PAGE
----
View Full Version : Rate Ron Lyle's power against ATG heavy handed heavyweights


$BloodyNate$
05-20-2011, 01:17 AM
Alot of people want to say Shavers and Foreman, but I think you gotta put Lyle up there. I think he hit harder then Lennox. Look at the way he VIOLENTLY dropped George Foreman. I ain't never seen somebody hurt Foreman like that before haha. Ali got him tired first, Lyle brutally almost KO'd him. Modern day refs probably would have stopped that fight multiple times haha.

One of the most violent fights ever. One of my favorites. The man is one of the hardest punchers to ever live. Maybe not the most successful, but if the man connected it hurt ya!

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BigStereotype
05-20-2011, 01:24 AM
No doubt he's up there. He could ****ing crack.

Ziggy Stardust
05-20-2011, 03:13 AM
Alot of people want to say Shavers and Foreman, but I think you gotta put Lyle up there. I think he hit harder then Lennox. Look at the way he VIOLENTLY dropped George Foreman. I ain't never seen somebody hurt Foreman like that before haha. Ali got him tired first, Lyle brutally almost KO'd him. Modern day refs probably would have stopped that fight multiple times haha.

One of the most violent fights ever. One of my favorites. The man is one of the hardest punchers to ever live. Maybe not the most successful, but if the man connected it hurt ya!

<iframe width="425" height="349" src="http://www.youtube.com/embed/96KfeAFakak" frameborder="0" allowfullscreen></iframe>

I wouldn't put him on the level of Shavers or Foreman but there's no doubt about it: The man had power to spare.

Poet

Wild Blue Yonda
05-20-2011, 05:09 AM
Foreman said Lyle hit him harder than anyone else (and Frazier landed), though he much later fought Cooney and also said he was the biggest puncher he endured.

Whatever the case, Cooney visibly wounded Foreman, but Lyle nearly killed him. Always wondered what wouldve happened had the bell for the end of the fourth not sounded when it did. Foreman was in mighty bad shape.

Lyle has a strangely low KO ratio for such a natural puncher, but then, he fought in a deep era and could box a bit when he wanted, too (such as the Ali fight).

JAB5239
05-20-2011, 05:34 AM
Foreman said Lyle hit him harder than anyone else (and Frazier landed), though he much later fought Cooney and also said he was the biggest puncher he endured.

Whatever the case, Cooney visibly wounded Foreman, but Lyle nearly killed him. Always wondered what wouldve happened had the bell for the end of the fourth not sounded when it did. Foreman was in mighty bad shape.

Lyle has a strangely low KO ratio for such a natural puncher, but then, he fought in a deep era and could box a bit when he wanted, too (such as the Ali fight).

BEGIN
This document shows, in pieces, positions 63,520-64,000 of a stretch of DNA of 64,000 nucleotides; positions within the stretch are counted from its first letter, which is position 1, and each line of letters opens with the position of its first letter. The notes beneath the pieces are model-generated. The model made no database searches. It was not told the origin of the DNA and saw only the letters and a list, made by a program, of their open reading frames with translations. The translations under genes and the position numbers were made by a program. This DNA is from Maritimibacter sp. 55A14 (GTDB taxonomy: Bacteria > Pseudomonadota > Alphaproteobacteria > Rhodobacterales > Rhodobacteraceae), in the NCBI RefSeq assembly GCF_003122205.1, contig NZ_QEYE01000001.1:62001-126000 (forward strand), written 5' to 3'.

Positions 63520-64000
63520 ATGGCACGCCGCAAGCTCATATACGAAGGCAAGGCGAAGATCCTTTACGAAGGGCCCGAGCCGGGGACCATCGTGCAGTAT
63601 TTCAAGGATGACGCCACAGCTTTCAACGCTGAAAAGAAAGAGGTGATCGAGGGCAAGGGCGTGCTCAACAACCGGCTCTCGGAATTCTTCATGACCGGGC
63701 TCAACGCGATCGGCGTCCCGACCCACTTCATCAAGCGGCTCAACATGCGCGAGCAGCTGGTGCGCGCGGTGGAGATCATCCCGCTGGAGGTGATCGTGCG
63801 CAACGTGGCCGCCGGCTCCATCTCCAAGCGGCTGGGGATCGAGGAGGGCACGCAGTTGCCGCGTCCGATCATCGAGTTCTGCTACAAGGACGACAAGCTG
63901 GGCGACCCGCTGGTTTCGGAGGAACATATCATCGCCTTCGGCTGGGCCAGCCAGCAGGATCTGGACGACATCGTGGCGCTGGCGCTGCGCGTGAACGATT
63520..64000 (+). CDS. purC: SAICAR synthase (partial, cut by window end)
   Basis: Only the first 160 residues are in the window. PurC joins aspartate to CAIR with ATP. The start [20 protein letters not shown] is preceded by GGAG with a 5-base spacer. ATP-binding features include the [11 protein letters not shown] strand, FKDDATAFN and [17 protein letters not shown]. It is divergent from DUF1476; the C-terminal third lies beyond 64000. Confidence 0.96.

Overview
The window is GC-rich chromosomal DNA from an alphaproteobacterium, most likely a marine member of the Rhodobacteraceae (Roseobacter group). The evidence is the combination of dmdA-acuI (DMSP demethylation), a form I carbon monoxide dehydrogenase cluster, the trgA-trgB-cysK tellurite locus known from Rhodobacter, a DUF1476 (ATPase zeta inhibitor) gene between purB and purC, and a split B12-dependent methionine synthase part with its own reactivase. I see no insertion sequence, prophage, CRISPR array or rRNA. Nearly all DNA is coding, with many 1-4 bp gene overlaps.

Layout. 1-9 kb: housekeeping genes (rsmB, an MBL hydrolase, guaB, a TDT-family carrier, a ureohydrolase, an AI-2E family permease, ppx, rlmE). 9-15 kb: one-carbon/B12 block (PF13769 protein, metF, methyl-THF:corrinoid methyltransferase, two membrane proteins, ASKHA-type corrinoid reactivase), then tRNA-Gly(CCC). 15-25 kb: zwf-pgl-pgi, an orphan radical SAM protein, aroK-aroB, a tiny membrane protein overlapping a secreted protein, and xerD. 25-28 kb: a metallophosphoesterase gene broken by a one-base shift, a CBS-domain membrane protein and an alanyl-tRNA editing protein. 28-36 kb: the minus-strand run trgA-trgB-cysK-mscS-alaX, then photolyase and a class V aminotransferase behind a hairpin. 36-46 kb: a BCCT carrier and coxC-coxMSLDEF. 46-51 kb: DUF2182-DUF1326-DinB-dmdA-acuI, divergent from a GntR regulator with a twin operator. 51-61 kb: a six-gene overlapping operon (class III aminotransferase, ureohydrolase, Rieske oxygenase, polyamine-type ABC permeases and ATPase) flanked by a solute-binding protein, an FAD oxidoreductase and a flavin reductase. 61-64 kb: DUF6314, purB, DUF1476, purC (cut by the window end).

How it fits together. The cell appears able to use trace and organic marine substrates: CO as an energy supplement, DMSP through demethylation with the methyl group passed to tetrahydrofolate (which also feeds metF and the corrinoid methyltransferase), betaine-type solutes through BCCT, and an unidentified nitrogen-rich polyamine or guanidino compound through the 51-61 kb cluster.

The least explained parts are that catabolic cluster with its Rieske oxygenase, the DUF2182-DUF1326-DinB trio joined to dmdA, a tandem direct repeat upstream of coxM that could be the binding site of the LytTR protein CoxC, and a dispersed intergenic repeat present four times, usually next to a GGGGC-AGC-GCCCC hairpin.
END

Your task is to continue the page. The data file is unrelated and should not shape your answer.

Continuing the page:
We he stepped up his comp his power became much more ineffective.

nomadman
05-20-2011, 06:54 AM
I think Lyle is pretty underrated as a power puncher, or rather I should say that he tends to be overlooked when discussions about who hits the hardest invariably come up. I'm not sure why, maybe because he never really had any signature KOs over great opponents; off the top of my head only Mathis and Shavers might be considered name opponents, but then again Shavers wasn't that hard to KO and that was a life and death battle with Lyle nearly laid out on the canvas. At any rate, Lyle was a very hard puncher, and a dangerous fight for anyone at that time. Against Foreman he was literally launching himself at George at the start of every round, and was really putting his weight into his shots. I lost count of the times he had Foreman out on his feet and nearly out of the fight.

Saying that, I still have a hard time imagining Lyle as being the hardest puncher Foreman ever faced. IMO, and taking all their fights into account, Cooney, Morrison, and Briggs were the harder hitters, despite not actually knocking him down. Why is a little controversial. I actually believe that the older Foreman was more resilient to damage than the younger one, due to having a much thicker neck and mass around his shoulders cushioning the blows. He also learnt to take the edge off punches with his mummy-like arms out defensive style where the young Foreman would take them much flusher. In all other physical aspects of course, the younger Foreman trumps him, but, I don't know, the older Foreman just seemed to have an indestructability about him which I don't think a perceived weakness of eras can entirely account for.

**Side point, but I've always thought Lyle had an unusual body for a puncher. He was extremely developed in the upper body, his shoulders and traps were enormous in comparison to the rest of him, especially his relatively thin legs. Sorta like Lamon Brewster, another underrated puncher. It's an odd physique, maybe ok for an amateur bodybuilding compeition in the 70s but not exactly prime boxer material. I think it would be interesting to analyse the effect his best punches had on opponents throughout a fight, since I'm a big proponent in believing that there's more than one way to deliver a stopping blow, and a fighter might find himself having the perfect punching style to seriously hurt a normally iron-chinned fighter.

barfly12
05-20-2011, 12:11 PM
He had good power but was not in Foreman's or Shaver's league. He hit Bonavena with everything and could not shake him (remember Ali knocked Oscar out). He was a bit ponderous and slow handed. I would rate Liston a harder puncher.

Scott9945
05-20-2011, 01:08 PM